Chances are that it may be a lot easier to find than we think.
We spend so much of our lives searching for God’s will. We listen for it. We look for signs in the world around us sometimes. (I once heard the story of a guy who believed he needed to propose to his girlfriend if he hit all green lights on the way home. I’m not recommending that, but just one example of how we look for signs in our circumstances. And for all you smart alecks out there, no, it wasn’t me.)
The will of God is a big deal to us. And I can respect where that comes from. I think for most of us, it’s a reflection of our faith that what God chooses for us is always the best path for us, even if it sometimes seems difficult or unconventional or scary. There’s also just a pragmatic viewpoint; if we are looking for something in our life that works, why not God’s will? Following that potentially saves us a lot of hassle in the end.
Here’s the inherent problem, though: Most of the issues where we are seeking God’s will aren’t things addressed in the Bible as right or wrong choices. The Bible won’t give you the answer to if you should major in economics or biology. God’s Word won’t tell you what you should do for retirement. God’s Word won’t tell you who to marry, what job to take, or where to move. It can certainly provide some insight and understanding regarding issues surrounding these questions, but it’s not going to directly answer them for you. And because of that, we just get paralyzed sometimes looking for the “smoking gun” on God’s will.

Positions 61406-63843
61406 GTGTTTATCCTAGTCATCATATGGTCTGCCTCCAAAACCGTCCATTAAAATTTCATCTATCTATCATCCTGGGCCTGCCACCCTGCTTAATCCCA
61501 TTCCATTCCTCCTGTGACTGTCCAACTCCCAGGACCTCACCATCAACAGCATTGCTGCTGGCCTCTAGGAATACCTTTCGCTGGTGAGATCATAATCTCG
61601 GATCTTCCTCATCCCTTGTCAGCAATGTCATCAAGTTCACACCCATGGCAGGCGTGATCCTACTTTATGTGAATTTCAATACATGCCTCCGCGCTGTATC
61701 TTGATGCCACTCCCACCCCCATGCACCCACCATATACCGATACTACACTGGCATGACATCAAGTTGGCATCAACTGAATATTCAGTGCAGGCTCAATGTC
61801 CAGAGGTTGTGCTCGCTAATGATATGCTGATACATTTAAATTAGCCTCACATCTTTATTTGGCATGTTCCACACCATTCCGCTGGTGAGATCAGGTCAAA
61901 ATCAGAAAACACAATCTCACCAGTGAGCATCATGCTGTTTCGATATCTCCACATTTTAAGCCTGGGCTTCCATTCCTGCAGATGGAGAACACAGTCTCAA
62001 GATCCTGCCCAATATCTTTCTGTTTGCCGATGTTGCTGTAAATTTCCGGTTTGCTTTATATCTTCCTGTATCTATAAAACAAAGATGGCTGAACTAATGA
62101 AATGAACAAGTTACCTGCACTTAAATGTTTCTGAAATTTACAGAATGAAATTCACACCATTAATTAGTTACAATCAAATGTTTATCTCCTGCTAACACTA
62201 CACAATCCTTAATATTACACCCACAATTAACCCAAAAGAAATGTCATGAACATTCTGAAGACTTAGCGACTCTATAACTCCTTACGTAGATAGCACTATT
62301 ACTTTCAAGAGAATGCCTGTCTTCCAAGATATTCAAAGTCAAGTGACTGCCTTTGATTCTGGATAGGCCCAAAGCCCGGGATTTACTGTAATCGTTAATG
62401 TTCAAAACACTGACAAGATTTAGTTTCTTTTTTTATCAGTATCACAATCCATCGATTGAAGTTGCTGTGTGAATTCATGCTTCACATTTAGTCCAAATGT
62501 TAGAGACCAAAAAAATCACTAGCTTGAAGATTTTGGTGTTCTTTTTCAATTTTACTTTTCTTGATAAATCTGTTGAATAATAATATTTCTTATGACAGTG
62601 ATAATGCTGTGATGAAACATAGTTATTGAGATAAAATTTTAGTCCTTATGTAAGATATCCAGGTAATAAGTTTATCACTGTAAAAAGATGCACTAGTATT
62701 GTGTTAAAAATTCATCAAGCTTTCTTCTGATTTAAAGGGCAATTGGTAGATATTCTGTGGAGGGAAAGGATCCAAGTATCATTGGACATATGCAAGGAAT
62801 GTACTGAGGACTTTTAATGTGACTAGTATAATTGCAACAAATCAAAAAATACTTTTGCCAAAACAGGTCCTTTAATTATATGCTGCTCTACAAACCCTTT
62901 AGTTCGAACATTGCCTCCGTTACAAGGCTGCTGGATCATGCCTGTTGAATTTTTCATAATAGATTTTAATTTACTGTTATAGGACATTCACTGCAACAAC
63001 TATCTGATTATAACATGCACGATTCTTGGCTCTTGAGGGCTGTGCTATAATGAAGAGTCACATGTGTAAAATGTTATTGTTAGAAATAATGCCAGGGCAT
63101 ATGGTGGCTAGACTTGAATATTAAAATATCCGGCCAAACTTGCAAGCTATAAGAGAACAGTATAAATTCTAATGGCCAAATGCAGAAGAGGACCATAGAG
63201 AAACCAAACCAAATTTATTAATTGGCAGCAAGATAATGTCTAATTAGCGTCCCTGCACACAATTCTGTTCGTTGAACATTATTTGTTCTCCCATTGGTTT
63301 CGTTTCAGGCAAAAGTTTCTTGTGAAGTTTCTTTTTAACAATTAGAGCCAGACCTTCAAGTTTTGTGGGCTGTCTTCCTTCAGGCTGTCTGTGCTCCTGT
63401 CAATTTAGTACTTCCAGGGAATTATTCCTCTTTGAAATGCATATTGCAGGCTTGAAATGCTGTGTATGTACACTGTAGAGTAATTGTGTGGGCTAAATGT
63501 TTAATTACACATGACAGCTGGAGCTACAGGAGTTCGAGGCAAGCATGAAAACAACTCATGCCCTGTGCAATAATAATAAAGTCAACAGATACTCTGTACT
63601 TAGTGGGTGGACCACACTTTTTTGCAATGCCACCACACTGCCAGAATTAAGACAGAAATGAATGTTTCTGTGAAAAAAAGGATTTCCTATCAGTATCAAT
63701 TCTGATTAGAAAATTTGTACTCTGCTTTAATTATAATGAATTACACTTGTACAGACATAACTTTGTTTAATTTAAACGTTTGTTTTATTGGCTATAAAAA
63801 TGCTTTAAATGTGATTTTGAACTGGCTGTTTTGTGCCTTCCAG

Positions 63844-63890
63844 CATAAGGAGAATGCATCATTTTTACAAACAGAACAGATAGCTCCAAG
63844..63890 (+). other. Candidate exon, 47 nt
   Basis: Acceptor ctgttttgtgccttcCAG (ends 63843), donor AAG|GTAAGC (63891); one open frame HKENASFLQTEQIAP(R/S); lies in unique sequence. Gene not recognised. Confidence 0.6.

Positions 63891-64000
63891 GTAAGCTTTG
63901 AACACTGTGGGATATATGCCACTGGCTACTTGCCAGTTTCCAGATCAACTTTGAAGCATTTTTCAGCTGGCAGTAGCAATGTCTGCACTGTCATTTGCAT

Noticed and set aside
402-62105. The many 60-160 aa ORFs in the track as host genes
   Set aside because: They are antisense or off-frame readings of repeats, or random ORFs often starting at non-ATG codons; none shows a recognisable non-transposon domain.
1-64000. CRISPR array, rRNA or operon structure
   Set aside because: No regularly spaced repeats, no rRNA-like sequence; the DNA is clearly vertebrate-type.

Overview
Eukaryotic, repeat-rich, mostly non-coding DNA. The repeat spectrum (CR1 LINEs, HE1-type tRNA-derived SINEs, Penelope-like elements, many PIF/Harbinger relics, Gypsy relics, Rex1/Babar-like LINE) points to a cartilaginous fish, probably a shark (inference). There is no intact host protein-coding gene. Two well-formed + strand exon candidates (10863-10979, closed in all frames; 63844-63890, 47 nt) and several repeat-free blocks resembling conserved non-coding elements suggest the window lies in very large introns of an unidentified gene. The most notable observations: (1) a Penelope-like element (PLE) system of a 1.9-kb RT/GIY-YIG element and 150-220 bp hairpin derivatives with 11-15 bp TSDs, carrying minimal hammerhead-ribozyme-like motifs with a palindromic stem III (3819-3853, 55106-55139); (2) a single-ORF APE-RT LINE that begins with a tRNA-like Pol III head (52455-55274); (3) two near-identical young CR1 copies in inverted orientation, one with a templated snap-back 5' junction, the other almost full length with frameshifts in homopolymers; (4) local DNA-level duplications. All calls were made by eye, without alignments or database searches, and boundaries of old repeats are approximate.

I believe that God speaks, and I believe that God has a will for our lives surrounding many of these questions (and other big ones like it). In fact, I could share some stories on this blog about how I’ve heard God speak into some issues in my life through prayer that gave guidance to me through the sometimes murky waters of my existence. But overall, I think when we want to talk about God’s will, we need to start here:
In other words, Paul is saying, it’s God’s hope that we would become more like Jesus (and if you read the context, he’s speaking here specifically on our sexuality). But that’s not all. A chapter later, Paul writes:
Rejoice always, pray continually, give thanks in all circumstances; for this is God’s will for you in Christ Jesus (1 Thessalonians 5:16-18).
And if that’s not enough, in Romans 12, Paul writes:
Do not conform to the pattern of this world, but be transformed by the renewing of your mind. Then you will be able to test and approve what God’s will is–his good, pleasing, and perfect will (Romans 12:2).
Ultimately, I think God’s will for us is to become like Christ. It’s for us to be formed into his image. It’s for us to become “mini Jesuses” that go around reflecting God’s glory to our world, transforming lives through God’s power as we ourselves are transformed. Do I think God has a will for your life? You bet. And if you’ve got some consternation or worry surrounding your life, by all means, please pray about it! Keep asking and seeking and knocking. But ultimately, when the day is done, I think God’s will for us has little to do with jobs or 401k’s or colleges. I think God’s will for us is to do the things, go to the places, and become the people that look like Christ.
I’m still wrestling through this in my life, but I think the filter Jesus is wanting me to look at my life through is the simple question of, “Will this help make me more like Christ?” If so, great! If not, maybe I need to reconsider.
For those of you wrestling today, I hope that provides some clarity or help in a time of confusion.